Canon has always been a good cook, in the rational sense that 100% of the things she makes are edible. In her previous specifications of the world, this would have meant she was a good cook; it no longer does. Her mother is apt to teasing her about it sometimes, and on weekends, the two of them can often be found in the kitchen, making food that Canon didn't know existed before, because Japan hasn't existed for over 30 years, so there weren't a lot of people to make Japanese food.

(Chocolate gets to stay inside and watch them, and sometimes, Canon gives her scraps when her mother isn't watching.)

It is very good, but it is also very different, and not in the ways that she would expect. In fact, it's the similarities that are striking.

After her mama died, food was just something she needed. Taste had nothing to do with it. When she was young, taste mattered - she has some foggy memories of her mama being in the kitchen all day, chopping up vegetables, using the oven to heat the whole house- but after her mama died, it just didn't. Taste didn't matter. It mattered to some people, but not to her. On Tatsumiya, taste matters. Taste matters a lot. The concept that her cooking is somehow 'bad' because it doesn't taste a certain way, is an entirely new idea to her. Comrades might have complained in the past, but they complained about all of the food. Here, she is a 'bad cook' despite the edibility of everything she makes. She remembers how her mother balked when she saw Canon eat a baked potato with nothing else, and when she just ripped off a piece of bread to eat without anything on it.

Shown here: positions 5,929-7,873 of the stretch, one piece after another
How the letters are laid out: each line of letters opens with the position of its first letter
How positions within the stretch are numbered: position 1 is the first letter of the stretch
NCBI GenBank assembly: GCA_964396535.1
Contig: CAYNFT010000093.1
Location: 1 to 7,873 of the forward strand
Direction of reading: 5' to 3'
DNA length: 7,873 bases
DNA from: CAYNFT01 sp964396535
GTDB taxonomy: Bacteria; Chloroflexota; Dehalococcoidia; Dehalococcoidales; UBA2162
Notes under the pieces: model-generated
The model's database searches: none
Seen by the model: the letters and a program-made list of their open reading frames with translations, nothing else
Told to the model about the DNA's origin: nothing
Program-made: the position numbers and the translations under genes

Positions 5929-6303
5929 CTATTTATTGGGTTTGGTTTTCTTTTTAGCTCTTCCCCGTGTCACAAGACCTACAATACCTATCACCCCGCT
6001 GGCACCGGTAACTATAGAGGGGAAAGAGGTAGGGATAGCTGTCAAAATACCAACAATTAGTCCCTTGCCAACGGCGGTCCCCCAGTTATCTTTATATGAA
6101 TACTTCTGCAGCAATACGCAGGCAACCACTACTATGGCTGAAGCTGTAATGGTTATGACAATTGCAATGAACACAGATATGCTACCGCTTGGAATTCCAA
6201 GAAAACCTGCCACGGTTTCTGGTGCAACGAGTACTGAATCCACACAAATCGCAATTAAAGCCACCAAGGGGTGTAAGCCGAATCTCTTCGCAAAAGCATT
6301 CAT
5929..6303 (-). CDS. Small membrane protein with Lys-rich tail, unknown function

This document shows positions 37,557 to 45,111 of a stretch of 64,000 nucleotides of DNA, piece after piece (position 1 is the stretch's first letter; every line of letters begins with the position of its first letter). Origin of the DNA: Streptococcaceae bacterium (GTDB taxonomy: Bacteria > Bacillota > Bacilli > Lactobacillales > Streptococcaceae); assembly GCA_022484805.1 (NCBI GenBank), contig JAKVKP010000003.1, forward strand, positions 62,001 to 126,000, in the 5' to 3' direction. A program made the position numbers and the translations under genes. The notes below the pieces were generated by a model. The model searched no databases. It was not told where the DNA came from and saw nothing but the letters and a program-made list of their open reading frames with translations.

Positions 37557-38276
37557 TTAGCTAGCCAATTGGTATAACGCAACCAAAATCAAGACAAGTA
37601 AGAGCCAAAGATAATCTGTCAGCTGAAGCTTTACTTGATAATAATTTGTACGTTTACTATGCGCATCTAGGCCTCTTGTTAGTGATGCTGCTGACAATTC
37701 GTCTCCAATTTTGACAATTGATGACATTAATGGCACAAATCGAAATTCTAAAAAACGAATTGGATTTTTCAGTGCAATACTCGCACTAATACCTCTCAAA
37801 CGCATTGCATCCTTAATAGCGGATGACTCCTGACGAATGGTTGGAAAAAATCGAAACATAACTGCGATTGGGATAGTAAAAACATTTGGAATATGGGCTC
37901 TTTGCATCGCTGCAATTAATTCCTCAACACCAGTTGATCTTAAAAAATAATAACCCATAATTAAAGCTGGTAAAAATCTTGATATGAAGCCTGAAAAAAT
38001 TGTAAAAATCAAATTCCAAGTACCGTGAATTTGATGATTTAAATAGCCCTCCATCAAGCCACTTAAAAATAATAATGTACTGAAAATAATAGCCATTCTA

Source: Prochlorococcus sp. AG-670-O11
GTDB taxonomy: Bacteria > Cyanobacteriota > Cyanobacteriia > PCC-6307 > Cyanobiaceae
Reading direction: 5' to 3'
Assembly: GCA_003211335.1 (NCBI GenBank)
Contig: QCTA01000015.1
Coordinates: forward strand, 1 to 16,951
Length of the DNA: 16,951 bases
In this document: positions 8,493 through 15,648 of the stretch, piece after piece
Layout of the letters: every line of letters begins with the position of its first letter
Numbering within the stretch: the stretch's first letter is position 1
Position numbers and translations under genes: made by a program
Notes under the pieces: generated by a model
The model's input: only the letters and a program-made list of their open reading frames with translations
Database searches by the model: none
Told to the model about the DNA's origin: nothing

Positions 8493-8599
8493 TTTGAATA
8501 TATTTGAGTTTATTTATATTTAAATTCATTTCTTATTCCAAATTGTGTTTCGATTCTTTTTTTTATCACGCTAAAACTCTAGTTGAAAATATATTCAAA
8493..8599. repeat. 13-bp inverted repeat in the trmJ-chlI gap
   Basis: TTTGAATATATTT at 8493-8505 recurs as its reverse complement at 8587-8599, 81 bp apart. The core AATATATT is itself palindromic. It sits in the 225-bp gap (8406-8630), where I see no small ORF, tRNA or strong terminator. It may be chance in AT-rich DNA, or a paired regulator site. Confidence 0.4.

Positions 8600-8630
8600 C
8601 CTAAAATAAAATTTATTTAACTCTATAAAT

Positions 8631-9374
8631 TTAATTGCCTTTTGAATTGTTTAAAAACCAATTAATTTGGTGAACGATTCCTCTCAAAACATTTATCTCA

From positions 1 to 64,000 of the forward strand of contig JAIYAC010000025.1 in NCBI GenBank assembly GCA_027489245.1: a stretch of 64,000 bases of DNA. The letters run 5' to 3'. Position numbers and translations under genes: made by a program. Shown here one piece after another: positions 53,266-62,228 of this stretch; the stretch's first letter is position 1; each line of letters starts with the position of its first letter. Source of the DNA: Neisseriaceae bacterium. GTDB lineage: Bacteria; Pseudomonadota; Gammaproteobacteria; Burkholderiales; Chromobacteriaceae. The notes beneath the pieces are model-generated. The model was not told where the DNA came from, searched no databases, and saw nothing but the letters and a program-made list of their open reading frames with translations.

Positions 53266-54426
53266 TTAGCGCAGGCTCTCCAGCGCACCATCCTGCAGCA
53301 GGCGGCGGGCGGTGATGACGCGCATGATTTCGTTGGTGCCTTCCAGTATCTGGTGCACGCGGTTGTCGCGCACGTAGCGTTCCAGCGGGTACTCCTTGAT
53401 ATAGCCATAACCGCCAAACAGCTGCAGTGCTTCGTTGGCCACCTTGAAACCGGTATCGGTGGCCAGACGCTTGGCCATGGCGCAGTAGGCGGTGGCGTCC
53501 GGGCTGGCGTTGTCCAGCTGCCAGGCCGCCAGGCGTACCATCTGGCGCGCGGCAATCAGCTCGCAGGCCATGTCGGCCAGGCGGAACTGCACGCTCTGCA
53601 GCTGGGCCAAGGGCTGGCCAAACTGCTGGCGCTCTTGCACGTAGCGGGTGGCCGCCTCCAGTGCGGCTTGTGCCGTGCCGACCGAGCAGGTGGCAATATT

(She thinks that Tatsumiya doesn't have nearly as many potatoes in their diet as they should, but it's something she leaves unvoiced. She also misses beef -they have some, but not much- and bread that isn't sweet, but she doesn't say anything about that either.)

Her mother is what people on Tatsumiya call a 'good cook' which is to say that 100% of her food is edible, and it is also delicious, and since Canon's last name is now Hazama, it has suddenly become her job to inherit that title. So, they spend a large part of their weekend in the kitchen, working through recipes, so her mother can show her the ins and outs of delicious Japanese quinine. They take frequent breaks, to go out on walks with Chocolate, but once they return, it's always back to the kitchen. It's nice. It's really nice, and it's domestic, a strange little word that she has never really considered herself capable of being. But here, she is domestic, and it is nice. More than nice, but nice is the word she uses.

So she learns to make a lot of different Japanese things, but when she's in the kitchen, her mama's face and her mothers face seem more similar than they really are, and that troubles her. She remembers how excited she would be when her mama pulled something warm and fresh out of the oven, she remembers her little fingers reaching out to feel the warmth in winter as her mama stirred a big pot of stew on the burner, she remembers shepherd's pie, and colcannon, and honey corn beef on special occasions, and it's almost like the wounds are fresh again, after all the years.

In that kitchen, with her mother, she remembers why food stopped tasting. Worse still, her mother notices.